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An activist in an orangutan costume protests outside the Chinese Consulate in Medan, Indonesia. Photo: AP

Indonesia court allows construction of China-backed dam in endangered orangutan habitat to continue, angering environmental activists

  • Critics of the 510-megawatt hydro dam say evidence of the dam’s environmental impact assessment was deeply flawed
  • The dam will be built in the Batang Toru forest, which is home to the most endangered species of orangutans
A state court in Indonesia has ruled that a China-backed dam that will rip through the habitat of the most critically endangered orangutan species will be allowed to be built, in a case that has outraged environmentalists.

The three-judge panel in a state administrative court in Medan, North Sumatra, ruled that construction can continue, despite critics of the 510-megawatt hydro dam providing evidence its environmental impact assessment was deeply flawed.

Presiding Judge Jimmy C Pardede said the witnesses and facts presented by the Indonesian Forum for the Environment, the country’s largest environmental group, in its case against the North Sumatra provincial government were irrelevant.

Activists protest against the construction of a Chinese-backed dam in Batang Toru. Photo: AP

The group, known by its Indonesian acronym Walhi, said it would appeal. “We will take all available legal channels,” said Dana Prima Tarigan, the group’s executive director for North Sumatra.

The group said the judges considered the case from a narrow administrative perspective and ignored its environmental and conservation dimensions.

Experts say the dam will flood and in other ways alter the habitat of an orangutan species whose population numbers only about 800.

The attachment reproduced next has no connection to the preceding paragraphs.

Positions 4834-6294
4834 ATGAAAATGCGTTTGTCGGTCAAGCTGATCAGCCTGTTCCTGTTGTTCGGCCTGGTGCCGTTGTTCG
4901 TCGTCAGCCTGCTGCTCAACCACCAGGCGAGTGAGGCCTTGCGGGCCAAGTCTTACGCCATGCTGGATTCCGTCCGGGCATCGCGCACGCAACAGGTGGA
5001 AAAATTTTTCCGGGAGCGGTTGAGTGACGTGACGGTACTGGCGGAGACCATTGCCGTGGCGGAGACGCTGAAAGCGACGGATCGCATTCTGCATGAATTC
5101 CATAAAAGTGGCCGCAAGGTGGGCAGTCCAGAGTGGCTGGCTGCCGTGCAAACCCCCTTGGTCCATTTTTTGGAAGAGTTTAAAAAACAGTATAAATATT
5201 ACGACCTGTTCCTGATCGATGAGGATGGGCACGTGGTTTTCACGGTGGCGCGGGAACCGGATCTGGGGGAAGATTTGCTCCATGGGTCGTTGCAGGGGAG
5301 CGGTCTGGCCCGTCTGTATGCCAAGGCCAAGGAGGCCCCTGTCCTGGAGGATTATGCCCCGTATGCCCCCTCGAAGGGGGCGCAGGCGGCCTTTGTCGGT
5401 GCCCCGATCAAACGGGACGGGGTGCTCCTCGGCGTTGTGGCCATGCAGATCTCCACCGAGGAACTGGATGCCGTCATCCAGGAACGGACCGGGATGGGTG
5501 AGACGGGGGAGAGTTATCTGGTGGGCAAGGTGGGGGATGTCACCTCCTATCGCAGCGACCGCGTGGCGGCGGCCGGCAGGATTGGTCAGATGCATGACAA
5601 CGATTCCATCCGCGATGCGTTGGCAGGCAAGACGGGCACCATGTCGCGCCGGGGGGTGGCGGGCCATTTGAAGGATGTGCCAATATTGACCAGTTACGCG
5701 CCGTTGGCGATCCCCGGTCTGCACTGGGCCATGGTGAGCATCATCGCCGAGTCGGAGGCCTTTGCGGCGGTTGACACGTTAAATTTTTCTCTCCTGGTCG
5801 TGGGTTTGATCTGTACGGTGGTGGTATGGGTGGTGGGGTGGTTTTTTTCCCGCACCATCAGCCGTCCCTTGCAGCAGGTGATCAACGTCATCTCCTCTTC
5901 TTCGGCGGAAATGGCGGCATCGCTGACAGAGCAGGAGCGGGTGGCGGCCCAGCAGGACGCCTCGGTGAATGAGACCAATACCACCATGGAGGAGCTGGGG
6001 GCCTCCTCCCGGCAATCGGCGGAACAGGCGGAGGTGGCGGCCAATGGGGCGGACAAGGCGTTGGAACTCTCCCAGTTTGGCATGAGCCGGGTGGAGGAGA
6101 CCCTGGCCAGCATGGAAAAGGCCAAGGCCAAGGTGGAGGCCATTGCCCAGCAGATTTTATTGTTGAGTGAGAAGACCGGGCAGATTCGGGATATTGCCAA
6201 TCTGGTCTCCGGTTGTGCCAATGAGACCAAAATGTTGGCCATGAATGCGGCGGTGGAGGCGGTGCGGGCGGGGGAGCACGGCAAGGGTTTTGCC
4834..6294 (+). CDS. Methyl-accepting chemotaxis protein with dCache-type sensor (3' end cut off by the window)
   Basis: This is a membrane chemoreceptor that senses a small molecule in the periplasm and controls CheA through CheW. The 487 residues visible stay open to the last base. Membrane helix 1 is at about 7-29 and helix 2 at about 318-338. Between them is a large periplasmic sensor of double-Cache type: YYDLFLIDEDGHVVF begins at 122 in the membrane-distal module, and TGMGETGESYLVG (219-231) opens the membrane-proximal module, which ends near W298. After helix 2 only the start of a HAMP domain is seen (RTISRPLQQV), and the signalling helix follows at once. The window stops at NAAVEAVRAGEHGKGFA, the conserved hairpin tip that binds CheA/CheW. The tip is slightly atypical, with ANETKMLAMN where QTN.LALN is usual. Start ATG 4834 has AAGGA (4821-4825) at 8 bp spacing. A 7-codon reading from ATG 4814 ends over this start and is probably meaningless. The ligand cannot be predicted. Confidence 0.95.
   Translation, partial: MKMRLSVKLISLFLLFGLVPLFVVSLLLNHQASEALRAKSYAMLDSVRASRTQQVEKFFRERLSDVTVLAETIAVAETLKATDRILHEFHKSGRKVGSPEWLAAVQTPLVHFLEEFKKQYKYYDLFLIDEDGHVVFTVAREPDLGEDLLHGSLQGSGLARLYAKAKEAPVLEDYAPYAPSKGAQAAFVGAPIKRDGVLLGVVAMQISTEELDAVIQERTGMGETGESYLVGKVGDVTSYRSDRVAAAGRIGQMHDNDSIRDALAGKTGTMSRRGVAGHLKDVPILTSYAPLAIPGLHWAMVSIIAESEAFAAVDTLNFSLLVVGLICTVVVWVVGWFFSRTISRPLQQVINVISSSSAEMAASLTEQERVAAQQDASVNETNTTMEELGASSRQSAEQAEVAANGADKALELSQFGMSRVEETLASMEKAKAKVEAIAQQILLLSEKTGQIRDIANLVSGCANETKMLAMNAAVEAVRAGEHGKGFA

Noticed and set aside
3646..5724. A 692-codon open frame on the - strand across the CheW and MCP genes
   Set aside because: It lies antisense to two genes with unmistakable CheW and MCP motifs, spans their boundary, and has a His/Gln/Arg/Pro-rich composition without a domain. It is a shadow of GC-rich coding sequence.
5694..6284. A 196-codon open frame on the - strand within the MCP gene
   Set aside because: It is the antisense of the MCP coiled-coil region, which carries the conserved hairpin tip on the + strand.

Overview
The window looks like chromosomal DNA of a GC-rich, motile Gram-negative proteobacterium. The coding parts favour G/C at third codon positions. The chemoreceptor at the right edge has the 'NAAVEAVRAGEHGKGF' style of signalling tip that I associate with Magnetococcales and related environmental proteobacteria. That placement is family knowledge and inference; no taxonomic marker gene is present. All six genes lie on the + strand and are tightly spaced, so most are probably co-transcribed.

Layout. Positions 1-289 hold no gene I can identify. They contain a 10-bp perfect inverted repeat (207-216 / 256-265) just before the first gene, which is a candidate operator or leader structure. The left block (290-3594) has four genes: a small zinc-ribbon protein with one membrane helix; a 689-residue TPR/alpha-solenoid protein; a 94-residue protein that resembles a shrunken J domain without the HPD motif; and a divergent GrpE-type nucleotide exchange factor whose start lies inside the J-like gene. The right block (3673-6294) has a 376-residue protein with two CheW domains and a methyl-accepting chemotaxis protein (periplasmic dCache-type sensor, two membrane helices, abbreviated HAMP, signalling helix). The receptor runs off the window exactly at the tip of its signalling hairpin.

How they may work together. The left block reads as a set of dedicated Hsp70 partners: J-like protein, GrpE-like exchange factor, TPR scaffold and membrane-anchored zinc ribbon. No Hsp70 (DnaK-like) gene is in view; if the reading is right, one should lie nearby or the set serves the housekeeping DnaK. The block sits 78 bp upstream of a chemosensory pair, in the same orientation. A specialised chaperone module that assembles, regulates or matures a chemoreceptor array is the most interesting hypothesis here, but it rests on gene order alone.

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It will also likely make it impossible for the country to take a crucial step towards ensuring the species survives – reconnecting fragmented forests which the primates are spread across.

Scientists announced the discovery of a third orangutan species, Pongo tapanuliensis, in November after DNA analysis and field study revealed unique characteristics.

Scientists believe no more than 800 of the Pongo tapanuliensis exist, making it the most endangered great ape species. Photo: AP

The population, with frizzier hair and distinctively long calls for the males, was previously believed to be Sumatran orangutans, also critically endangered.

Without special protection, it’s in danger of rapid extinction, scientists say. The species is found only in the Batang Toru forest, where the dam will be built.

China’s state-owned Sinohydro is building the dam, which is reportedly financed by Chinese loans.

The ruling was delivered by a three-judge panel in a state administrative court in Medan. Photo: AP
Critics of the project say it’s part of China’s Belt and Road plans to carpet Asia with Chinese-financed infrastructure and extend its economic and political influence.

Anti-dam campaigners and groups in favour of the project held small protests in Batang Toru and outside the Chinese Consulate in Medan over the past week.

This article appeared in the South China Morning Post print edition as: Dam project backed in habitat of orangutans